The State Bank of Pakistan released on Tuesday first quarterly report for fiscal year 2010 on the state of the country’s economy. Following are the economic outlook and executive summary of the report.
The prospects of returning to macroeconomic stability improved in the initial months of FY10, with most key indicators continuing the positive trends that began in the closing months of FY09.
Available data on agriculture and the industrial sector, is in line with the expectations of a modest recovery in economic growth during FY10. While the performance of major crops during FY10 kharif (April-October 2009) cropping season was below expectations, growth in large-scale manufacturing has recovered substantially after recording a 20.6 per cent YoY decline in March 2009 (see Table 1.1).
Similarly, a sharp reduction in inflation, contained government borrowings from SBP, substantial contraction in external imbalances, the stability in the rupee-US$ parity, and easing monetary stance, are all likely to support economic stability.
However, the drop in overall volume of trade, poor tax growth, risk of lower than expected aid receipts and, in particular, a rise in the fiscal deficit, highlight the fragility of the improvement and pose continuing risk to the recovery.
With the country engaged in a war against militants and facing weak international demand, policy options are relatively limited.
In particular, the operations against militants in some northern regions of the country have resulted in additional expenditures, putting pressures on the federal budget. It is quite difficult to contain such discretionary government spending. Not surprisingly, the fiscal deficit for Q1-FY10 is reported at 1.5 per cent of GDP as compared to 1.1 per cent in Q1-FY09.
However, it can be argued that the accommodative fiscal stance has probably helped trigger at least part of the modest recovery in aggregate demand, thus supporting business and consumer confidence.
Business confidence was probably also helped by signs of a mild recovery in the global economy, which has improved export prospects somewhat. Nonetheless, the rising fiscal imbalance and greater quasi-fiscal activities have increased the risks to macroeconomic stability. Below expectation growth in external funding for budgetary support, and restricted access to borrowings from the central bank mean that the financing needed by the government from commercial banks has ballooned.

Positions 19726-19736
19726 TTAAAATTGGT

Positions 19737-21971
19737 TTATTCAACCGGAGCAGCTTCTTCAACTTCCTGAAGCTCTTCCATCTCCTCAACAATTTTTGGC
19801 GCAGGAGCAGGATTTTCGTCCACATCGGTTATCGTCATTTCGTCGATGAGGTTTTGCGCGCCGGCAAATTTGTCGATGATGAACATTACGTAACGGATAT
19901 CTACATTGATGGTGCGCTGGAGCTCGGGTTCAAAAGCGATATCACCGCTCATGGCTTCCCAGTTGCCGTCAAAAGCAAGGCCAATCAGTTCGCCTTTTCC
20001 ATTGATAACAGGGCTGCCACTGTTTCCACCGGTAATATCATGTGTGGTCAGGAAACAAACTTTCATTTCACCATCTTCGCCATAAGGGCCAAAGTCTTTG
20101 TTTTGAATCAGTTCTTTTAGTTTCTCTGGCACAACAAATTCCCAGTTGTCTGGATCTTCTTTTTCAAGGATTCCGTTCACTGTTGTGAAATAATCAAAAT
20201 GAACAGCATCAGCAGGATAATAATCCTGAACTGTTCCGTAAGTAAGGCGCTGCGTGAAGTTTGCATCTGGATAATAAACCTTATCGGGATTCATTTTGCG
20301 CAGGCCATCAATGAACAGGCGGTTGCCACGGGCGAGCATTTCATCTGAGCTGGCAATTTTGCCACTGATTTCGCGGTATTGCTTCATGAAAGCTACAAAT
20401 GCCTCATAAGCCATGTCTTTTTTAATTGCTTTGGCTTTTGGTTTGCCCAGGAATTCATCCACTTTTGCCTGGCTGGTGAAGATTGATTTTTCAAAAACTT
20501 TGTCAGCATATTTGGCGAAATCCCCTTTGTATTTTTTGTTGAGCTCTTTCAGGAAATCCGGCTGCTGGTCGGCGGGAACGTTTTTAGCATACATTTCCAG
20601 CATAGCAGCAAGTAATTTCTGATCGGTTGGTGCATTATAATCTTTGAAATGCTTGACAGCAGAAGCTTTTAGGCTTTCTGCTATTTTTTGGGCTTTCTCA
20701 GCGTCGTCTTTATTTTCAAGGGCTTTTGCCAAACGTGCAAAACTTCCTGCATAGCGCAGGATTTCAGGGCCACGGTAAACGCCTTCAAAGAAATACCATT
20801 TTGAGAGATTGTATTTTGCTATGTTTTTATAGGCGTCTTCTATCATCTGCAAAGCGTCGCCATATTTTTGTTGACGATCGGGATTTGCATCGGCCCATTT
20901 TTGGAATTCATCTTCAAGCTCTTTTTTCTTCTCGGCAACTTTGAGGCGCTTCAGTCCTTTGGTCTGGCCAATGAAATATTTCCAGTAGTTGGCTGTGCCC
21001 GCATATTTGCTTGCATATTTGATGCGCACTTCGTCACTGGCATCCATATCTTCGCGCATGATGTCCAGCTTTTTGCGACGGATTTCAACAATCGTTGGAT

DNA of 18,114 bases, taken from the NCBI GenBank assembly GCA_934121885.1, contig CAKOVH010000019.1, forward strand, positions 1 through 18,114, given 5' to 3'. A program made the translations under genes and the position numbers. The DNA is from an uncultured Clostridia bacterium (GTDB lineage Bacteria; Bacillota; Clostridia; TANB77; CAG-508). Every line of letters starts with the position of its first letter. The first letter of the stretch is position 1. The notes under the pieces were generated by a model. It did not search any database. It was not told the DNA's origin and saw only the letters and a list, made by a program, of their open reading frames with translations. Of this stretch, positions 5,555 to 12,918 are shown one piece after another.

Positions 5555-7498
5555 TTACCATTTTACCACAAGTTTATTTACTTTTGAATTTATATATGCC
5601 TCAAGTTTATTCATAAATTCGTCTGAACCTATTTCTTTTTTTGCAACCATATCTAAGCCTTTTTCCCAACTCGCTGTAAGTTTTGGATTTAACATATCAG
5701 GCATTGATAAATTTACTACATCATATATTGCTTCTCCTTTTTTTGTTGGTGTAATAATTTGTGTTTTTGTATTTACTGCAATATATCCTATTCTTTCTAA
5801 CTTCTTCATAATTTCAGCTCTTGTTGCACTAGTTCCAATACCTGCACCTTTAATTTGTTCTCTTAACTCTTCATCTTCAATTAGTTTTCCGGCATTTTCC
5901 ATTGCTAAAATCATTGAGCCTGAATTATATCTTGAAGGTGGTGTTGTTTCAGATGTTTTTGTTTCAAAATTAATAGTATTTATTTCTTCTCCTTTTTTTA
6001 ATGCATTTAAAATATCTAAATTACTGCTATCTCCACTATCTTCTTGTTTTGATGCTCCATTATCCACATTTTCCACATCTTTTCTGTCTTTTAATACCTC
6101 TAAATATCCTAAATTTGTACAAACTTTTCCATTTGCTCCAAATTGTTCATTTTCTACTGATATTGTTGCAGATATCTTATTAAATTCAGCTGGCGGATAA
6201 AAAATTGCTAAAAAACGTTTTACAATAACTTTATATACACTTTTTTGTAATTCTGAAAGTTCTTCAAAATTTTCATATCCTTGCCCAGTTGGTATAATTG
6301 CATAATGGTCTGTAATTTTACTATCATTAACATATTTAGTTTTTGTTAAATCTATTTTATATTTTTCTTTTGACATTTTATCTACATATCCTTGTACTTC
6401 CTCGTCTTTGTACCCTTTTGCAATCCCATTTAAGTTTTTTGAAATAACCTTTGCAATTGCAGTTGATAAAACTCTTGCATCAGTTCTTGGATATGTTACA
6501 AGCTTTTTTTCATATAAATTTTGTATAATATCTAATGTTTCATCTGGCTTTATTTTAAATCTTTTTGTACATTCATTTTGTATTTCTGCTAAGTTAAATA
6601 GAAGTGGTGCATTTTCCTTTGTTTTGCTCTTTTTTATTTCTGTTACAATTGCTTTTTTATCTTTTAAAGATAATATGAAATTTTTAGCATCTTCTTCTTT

To put this in perspective, a significant contribution to the 4.2 per cent year-to-date (YTD) increase in broad money supply during Jul-Nov FY10 (compared to only 0.6 per cent YTD last year) has essentially stemmed from fiscal and quasi-fiscal activities. By contrast, net private sector credit growth during the same period was an anemic 0.9 per cent YTD.
Weak private demand for credit and the risk-averse behavior of banks allowed the government to finance its increased spending in FY10 without crowding out private sector activities.
There is now evidence that this room will not persist for long. In this case, continued excessive fiscal needs can have adverse implications for market liquidity, interest rates and credit to private sector, which in turn will limit the central bank’s ability to further reduce the policy rate. The continued fiscal stimulus could also complement an expected rise in imported inflation, raising the risk of resurgence in domestic prices.
Although, headline CPI inflation dropped to 8.9 per cent YoY in October 2009 (the lowest level in the preceding 26 months), it bounced back to 10.5 per cent in the next month.
Similarly, WPI inflation has seen a sharp jump in November 2009 to 12.5 per cent, from only 3.8 per cent YoY during the previous month. As a leading indicator, this shows growing inflationary pressures in the economy. This view is also reinforced by: a) an uptick in inflation measured by SPI in recent months, b) continued high levels of core inflation, as well as, c) strong CPI inflation numbers on a month-over-month basis for an extended period.
Indeed, it was concern over the combined impact of tight liquidity and risks of a re-emergence of inflationary pressures that led to only a measured easing of monetary policy.
For example, while the central bank cut the policy rate by 50 basis points in November 2009, the reduction was lower than market expectations.
The market was looking at a 100 bps reduction, in the backdrop of a sharp fall in headline inflation numbers and the considerable narrowing of current account deficit (83.9 per cent lower YoY) during Jul-Nov FY10.
In any event, SBP caution seems justified, given the apparent reversal in inflation trends in November 2009.
Moreover, in-house forecasts indicate the risk that an inflation uptrend could accelerate in H2-FY10 because of higher international commodity prices and lower than anticipated external receipts. The lower current account deficit during Jul-Nov FY10 is a result of strong growth in remittances, and a fall in imports (which more than offset the decline in exports).
However, this improvement may not be sustained in the remaining months of FY10. Import demand, in particular, is projected to rise in months ahead with an expected revival in domestic manufacturing, and rising international commodity prices.
At the same time, there are indications that the growth of some key exports (basmati rice, cement, etc.) may slow in the same period. Similarly, the reasons for the strong improvement in remittances are still unclear, raising questions on the sustainability of the trend.